cover image Lincoln and the Court

Lincoln and the Court

Brian McGinty, . . Harvard Univ., $27.95 (375pp) ISBN 978-0-674-02655-1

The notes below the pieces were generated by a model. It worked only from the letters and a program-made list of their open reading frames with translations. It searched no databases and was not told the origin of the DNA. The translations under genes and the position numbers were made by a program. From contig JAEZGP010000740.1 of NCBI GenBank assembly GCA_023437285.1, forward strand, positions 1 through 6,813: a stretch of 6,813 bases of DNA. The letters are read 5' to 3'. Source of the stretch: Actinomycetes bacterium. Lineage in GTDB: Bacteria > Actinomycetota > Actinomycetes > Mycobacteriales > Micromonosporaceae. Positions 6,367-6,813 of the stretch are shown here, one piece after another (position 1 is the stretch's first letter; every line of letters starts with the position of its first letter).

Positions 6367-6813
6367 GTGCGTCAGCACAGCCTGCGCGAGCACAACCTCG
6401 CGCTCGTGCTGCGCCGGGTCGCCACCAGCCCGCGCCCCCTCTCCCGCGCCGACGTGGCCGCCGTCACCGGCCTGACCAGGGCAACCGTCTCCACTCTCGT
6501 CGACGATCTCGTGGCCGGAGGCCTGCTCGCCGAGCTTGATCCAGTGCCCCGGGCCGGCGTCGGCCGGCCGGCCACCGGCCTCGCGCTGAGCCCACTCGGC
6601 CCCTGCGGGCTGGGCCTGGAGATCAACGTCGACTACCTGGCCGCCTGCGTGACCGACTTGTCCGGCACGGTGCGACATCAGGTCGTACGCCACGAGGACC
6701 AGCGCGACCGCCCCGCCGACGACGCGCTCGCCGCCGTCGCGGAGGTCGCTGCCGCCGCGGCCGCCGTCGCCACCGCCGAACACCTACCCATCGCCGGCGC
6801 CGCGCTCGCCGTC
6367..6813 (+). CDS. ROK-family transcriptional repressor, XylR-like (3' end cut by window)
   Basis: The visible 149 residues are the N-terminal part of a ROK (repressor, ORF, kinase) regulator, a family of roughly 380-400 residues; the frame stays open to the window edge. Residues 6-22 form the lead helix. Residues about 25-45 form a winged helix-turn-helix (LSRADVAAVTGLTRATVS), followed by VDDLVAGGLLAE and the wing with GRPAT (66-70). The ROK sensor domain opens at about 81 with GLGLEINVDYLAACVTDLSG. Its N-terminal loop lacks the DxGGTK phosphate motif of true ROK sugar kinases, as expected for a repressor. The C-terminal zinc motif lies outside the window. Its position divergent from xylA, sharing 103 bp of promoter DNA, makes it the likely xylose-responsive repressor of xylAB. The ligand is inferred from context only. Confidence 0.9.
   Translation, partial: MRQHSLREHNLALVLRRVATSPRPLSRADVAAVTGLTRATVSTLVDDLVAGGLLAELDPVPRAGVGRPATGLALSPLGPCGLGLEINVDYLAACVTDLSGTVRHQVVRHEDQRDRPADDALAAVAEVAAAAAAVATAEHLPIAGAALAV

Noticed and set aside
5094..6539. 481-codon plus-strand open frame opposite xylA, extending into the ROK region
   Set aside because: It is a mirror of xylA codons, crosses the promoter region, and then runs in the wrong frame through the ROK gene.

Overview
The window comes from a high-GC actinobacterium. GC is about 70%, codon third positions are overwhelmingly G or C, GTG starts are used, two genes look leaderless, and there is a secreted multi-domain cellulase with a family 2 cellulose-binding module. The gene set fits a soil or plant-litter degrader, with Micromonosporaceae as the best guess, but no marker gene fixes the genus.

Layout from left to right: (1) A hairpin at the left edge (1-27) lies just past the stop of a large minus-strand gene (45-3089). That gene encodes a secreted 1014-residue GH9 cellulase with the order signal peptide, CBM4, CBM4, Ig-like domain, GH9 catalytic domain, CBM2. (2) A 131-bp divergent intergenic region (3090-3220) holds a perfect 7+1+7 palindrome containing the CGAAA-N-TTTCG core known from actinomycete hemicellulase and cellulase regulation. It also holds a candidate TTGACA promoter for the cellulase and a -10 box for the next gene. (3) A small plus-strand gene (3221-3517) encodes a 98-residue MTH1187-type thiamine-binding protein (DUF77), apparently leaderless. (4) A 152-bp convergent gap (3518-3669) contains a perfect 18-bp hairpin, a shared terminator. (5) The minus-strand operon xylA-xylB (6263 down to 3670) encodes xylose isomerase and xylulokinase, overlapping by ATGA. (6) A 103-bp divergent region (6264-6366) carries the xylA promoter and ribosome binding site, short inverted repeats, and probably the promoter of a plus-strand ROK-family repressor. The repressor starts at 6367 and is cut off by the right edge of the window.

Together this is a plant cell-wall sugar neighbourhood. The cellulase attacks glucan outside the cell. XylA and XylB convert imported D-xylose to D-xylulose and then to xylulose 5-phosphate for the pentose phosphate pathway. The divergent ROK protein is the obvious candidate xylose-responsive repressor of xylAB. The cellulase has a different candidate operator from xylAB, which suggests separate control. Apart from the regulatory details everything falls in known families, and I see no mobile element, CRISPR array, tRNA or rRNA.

McGinty (The Oatman Massacre: A Tale of Desert Captivity and Survival) offers a lucid review of the major Civil War Supreme Court cases. The Civil War, as McGinty explains, was a struggle over constitutional interpretation: did Lincoln have the constitutional authority to do whatever he thought necessary to compel seceding states back to the Union? He thought so, but Chief Justice Roger Brooke Taney sometimes stood in his way. The first major clash was over Lincoln’s suspension of habeas corpus, which Taney declared unconstitutional in the 1861 Merryman case. In 1862 came another battle, the Prize cases, regarding the constitutionality of Lincoln’s declaring a blockade of Confederate ports. The Court also heard cases about whether a Union citizen could criticize a president during wartime and whether the Treasury Department could regulate trade between a Union state and the Confederacy. McGinty says that the Court “could have struck down the president’s major war measures” but “chose not to do so.” The author covers some of the same territory as James Simon’s 2006 Lincoln and Chief Justice Taney, and at times one wishes for more rigorous, subtle analysis of the meaning of the Court’s role in the Civil War. Still, McGinty’s engaging account, which treats a topic with obvious parallels to the present, will delight history buffs. 16 b&w illus. (Feb.)